Don’t Stop Running: Move or Die
Variety is important in a good set of minigames. Doing the same thing over and over again is boring, plain and simple. Move or Die ($14.99) definitely agrees with this, since it keeps putting you in fast-paced minigames until a winner is chosen. In some games, you have to find a special crown. In others, you just have to avoid blowing up. The name of the game comes from the fact that each player has a timer that tells them how long they can stand still. If you stop moving for too long, you’re out, so you’ll have to stay on your toes.
Move or Die can be played with up to four people locally or online. It’s also on PlayStation, and you can play it on both systems at the same time.
Fierce Insects: Killer Queen Black
Let’s move on to a game with more action. Killer Queen Black is a team-based action game that costs $9.99. You play as different units and try to win in different ways. You will jump, dash, and fly around the maps to reach goals and fight enemies. Every match has three different ways to win, so you and your other three teammates can talk about many different plans. Even though this game can be played in a casual way, its rules are surprisingly deep if you and your friends want to go a little further.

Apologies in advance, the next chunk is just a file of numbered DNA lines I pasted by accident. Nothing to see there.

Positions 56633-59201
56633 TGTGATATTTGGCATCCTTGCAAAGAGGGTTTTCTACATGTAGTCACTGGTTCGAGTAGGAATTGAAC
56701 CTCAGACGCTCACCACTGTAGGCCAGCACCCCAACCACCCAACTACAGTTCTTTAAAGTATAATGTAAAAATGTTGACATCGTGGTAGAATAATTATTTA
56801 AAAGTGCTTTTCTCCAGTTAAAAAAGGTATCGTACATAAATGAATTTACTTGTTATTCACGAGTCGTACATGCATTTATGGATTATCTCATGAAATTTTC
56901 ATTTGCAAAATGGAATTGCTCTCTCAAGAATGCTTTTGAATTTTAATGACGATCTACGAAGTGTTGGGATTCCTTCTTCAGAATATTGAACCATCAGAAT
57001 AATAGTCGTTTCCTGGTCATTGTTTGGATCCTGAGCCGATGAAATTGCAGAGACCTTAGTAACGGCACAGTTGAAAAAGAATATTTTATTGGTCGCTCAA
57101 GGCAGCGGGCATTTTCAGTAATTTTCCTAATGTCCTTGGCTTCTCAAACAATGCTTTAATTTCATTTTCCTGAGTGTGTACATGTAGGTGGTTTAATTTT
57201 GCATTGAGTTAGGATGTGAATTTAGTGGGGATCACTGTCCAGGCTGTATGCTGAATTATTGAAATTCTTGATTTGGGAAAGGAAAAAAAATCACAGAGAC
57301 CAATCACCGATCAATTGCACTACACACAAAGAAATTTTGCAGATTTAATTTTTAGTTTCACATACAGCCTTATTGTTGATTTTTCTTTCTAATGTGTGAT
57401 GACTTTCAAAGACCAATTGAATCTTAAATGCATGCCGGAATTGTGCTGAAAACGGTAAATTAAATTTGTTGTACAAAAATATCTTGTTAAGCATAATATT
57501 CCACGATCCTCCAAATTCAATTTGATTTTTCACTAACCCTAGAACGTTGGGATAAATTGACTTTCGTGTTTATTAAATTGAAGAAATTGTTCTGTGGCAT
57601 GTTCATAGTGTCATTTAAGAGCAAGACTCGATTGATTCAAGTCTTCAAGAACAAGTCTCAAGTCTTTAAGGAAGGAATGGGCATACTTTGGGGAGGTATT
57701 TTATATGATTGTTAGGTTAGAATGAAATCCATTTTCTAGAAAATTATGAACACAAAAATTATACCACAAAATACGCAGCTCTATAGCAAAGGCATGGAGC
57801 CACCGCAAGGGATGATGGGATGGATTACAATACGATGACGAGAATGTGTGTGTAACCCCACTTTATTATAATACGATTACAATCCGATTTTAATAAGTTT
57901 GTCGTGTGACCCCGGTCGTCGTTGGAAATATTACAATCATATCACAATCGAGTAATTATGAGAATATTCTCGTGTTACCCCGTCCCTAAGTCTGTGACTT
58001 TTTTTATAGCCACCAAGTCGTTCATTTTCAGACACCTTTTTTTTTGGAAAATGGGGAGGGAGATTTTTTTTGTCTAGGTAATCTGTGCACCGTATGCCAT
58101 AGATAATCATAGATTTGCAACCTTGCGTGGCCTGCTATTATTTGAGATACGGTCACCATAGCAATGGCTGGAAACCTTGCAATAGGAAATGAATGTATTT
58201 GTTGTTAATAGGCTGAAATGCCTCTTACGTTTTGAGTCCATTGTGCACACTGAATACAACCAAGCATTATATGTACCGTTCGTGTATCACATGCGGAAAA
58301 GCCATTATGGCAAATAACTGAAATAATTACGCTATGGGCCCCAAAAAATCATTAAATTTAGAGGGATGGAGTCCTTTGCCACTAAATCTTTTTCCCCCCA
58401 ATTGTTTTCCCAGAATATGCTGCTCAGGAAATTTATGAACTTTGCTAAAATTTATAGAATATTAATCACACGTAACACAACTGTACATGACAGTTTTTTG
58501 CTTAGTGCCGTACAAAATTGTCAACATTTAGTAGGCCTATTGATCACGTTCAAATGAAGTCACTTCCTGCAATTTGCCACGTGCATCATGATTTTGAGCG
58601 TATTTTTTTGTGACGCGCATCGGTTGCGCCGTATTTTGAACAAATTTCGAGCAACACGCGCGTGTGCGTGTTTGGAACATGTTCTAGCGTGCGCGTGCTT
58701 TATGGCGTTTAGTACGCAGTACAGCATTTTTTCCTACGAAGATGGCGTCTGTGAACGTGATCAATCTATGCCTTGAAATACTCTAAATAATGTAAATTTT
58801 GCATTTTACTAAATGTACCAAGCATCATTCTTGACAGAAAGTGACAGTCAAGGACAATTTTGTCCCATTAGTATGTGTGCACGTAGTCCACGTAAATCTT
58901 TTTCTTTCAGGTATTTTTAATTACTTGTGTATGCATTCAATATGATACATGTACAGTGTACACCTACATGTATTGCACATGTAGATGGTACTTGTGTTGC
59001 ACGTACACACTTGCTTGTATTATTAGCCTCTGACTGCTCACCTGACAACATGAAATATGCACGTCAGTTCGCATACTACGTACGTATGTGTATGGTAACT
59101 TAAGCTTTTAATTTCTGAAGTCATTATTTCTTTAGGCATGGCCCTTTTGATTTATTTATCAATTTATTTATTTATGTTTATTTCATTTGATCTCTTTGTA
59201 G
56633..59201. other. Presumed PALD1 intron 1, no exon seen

Killer Queen Black lets up to eight people play locally or online at the same time. It’s also available on the Nintendo Switch, where you can play it with other people.
High-Stakes Cooking: Overcooked! 2
Since the first Overcooked was so popular, it only made sense to make a second one. In Overcooked! 2, you have to deal with the ultimate dinner rush by chopping up vegetables and grilling meat to keep up with the large number of orders. Of course, these aren’t normal kitchens—that would be too easy.